The horror aspect of Carrie is carefully veiled, making much of the movie seem like a badly-written, B-movie version of a John Hughes film. The dialogue in particular is lackluster and the expressions of teen angst are overwrought. Eventually, however, there is the expected blood bath (both literally and figuratively), with Carrie letting loose her unchecked fury at the prom. It seems that she isn't just different from her fellow high schoolers when it comes to personality. Carrie possesses a strong telekinetic ability, and, although she can't fully control it, forceful emotions allow her to channel her power.
Perhaps the most disappointing aspect of Carrie is that there's potential in the premise; it's just never realized. The film's first failing is in characterization. Apart from Carrie, everyone is a caricature – the religious fanatic, the bitchy pretty girl, the sex-obsessed dolt, and the caring teacher. Then there are two characters, Tommy and Sue, whose murky motives are without rhyme or reason. In contrast, Carrie is developed in such a way that we sympathize with her. While not three-dimensional, she at least shows more distinctiveness than the gallery of flat individuals surrounding her. Much of the credit for this goes to actress Sissy Spacek, who gives by far the best performance of the film (and one that is better than the material deserves). In fact, there are several scenes that Spacek's work singlehandedly salvages.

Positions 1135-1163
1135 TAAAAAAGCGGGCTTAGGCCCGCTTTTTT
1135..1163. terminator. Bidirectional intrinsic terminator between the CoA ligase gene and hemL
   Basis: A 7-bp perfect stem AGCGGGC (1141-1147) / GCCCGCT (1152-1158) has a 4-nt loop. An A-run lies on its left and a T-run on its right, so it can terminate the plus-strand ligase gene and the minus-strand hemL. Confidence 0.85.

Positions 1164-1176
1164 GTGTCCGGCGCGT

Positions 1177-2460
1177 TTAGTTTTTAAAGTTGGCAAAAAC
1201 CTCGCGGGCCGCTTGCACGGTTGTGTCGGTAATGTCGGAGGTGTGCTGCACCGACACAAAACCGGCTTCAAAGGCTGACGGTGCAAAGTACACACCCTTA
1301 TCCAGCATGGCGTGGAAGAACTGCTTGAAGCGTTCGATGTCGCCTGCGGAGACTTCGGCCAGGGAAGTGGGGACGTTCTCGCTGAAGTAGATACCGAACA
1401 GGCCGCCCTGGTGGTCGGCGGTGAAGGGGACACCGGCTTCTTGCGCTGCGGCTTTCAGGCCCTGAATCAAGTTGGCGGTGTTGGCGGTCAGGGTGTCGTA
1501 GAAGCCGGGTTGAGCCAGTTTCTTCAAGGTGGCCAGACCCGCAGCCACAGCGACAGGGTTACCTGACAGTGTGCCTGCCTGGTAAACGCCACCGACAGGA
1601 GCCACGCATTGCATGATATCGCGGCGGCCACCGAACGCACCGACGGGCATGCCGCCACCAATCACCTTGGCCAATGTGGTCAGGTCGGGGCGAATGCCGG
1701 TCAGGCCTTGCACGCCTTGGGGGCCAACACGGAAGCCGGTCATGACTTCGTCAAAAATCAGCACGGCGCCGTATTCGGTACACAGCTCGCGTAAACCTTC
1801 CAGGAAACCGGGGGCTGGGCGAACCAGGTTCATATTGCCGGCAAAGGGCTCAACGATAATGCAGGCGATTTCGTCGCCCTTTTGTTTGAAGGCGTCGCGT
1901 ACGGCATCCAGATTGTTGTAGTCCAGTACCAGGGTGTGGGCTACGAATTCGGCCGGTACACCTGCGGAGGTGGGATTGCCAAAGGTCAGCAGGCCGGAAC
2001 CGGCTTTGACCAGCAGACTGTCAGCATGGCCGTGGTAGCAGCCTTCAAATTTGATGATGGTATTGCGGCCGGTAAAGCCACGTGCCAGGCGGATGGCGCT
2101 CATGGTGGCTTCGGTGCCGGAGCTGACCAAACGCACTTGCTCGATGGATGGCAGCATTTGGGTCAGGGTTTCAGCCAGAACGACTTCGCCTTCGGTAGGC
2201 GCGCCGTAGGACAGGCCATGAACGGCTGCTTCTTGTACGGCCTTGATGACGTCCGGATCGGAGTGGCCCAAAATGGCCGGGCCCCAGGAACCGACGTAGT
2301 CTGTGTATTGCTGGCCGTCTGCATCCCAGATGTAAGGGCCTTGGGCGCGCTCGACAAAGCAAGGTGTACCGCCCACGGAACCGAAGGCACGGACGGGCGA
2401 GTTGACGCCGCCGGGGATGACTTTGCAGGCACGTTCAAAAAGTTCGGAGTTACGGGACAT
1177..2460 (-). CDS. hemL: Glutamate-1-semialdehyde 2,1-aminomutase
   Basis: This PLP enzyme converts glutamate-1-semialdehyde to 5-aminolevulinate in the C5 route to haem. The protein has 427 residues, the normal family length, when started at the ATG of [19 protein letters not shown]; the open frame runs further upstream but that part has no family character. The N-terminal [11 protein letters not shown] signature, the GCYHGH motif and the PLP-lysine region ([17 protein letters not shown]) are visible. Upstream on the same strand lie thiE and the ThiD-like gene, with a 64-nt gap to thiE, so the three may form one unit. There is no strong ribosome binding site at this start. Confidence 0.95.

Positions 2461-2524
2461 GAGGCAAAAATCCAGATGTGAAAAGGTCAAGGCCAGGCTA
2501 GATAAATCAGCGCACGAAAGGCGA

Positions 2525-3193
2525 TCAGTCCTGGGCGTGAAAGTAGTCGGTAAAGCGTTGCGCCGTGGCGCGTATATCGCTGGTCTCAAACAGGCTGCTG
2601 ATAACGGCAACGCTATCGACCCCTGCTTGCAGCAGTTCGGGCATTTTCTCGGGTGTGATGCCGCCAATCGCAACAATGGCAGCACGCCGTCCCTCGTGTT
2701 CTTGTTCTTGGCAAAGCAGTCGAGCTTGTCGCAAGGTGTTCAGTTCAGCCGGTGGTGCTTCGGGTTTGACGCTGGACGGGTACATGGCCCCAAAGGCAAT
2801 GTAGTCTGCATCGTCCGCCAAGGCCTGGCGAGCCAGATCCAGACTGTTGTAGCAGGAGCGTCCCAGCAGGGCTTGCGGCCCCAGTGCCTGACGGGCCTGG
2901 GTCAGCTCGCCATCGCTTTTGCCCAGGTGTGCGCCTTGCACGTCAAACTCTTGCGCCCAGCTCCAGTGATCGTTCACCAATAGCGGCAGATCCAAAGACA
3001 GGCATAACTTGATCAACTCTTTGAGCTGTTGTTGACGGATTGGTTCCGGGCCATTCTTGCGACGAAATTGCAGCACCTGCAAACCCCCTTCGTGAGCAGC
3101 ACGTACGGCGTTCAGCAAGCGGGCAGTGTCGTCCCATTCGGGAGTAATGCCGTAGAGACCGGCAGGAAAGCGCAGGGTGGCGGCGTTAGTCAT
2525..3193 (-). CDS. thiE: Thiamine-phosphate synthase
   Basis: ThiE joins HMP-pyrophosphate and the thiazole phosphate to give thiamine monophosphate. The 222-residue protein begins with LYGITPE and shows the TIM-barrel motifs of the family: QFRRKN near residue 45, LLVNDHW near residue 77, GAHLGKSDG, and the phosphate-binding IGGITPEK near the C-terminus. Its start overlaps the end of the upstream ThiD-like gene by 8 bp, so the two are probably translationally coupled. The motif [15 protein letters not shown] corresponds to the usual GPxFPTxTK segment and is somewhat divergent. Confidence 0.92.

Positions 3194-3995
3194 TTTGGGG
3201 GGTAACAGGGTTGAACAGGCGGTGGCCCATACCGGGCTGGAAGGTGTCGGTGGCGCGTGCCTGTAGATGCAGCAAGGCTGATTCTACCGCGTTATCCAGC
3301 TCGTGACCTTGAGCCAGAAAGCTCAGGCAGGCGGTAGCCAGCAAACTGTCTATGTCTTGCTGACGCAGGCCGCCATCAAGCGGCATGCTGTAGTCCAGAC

Two hallmarks of any good revenge flick are the build-up to the climactic act and the pleasure of seeing the antagonists get their just desserts. Neither of these qualities is evident in Carrie. There is little suspense or dramatic tension; everything plays out like bad melodrama or cheap exploitation. And, when the moment of vengeance comes, it happens so quickly and results in so many deaths that we're not given the opportunity to savor the ones that really matter. Close your eyes for a moment and you'll miss the too-brief sequence where Chris and Billy get their deserved comeuppances. The incoherent ending is another problem – perhaps it would have made sense if Sue was more than a background ornament used in service of a plot device.
It strikes me as a little bizarre that Carrie is regarded in some quarters as a classic of the genre. Psycho is a classic. Halloween (made two years later on a lower budget) is a classic. One could even make a case that A Nightmare on Elm Street is a classic. Carrie is just a bad movie, with only Spacek's performance making significant portions of it watchable. And the film has not improved with age. It looks just as cheap, cheesy, and ineptly made today as it did when it was first released. (Sadly, a 2013 remake didn’t substantially improve upon this one.)
Carrie (United States, 1976)
Cast: Sissy Spacek, Piper Laurie, Amy Irving, William Katt, Betty Buckley, Nancy Allen, John Travolta, P.J. Soles
Screenplay: Lawrence D. Cohen based on a story by Steven King
Cinematography: Mario Tosi
Music: Pino Donaggio
U.S. Distributor: United Artists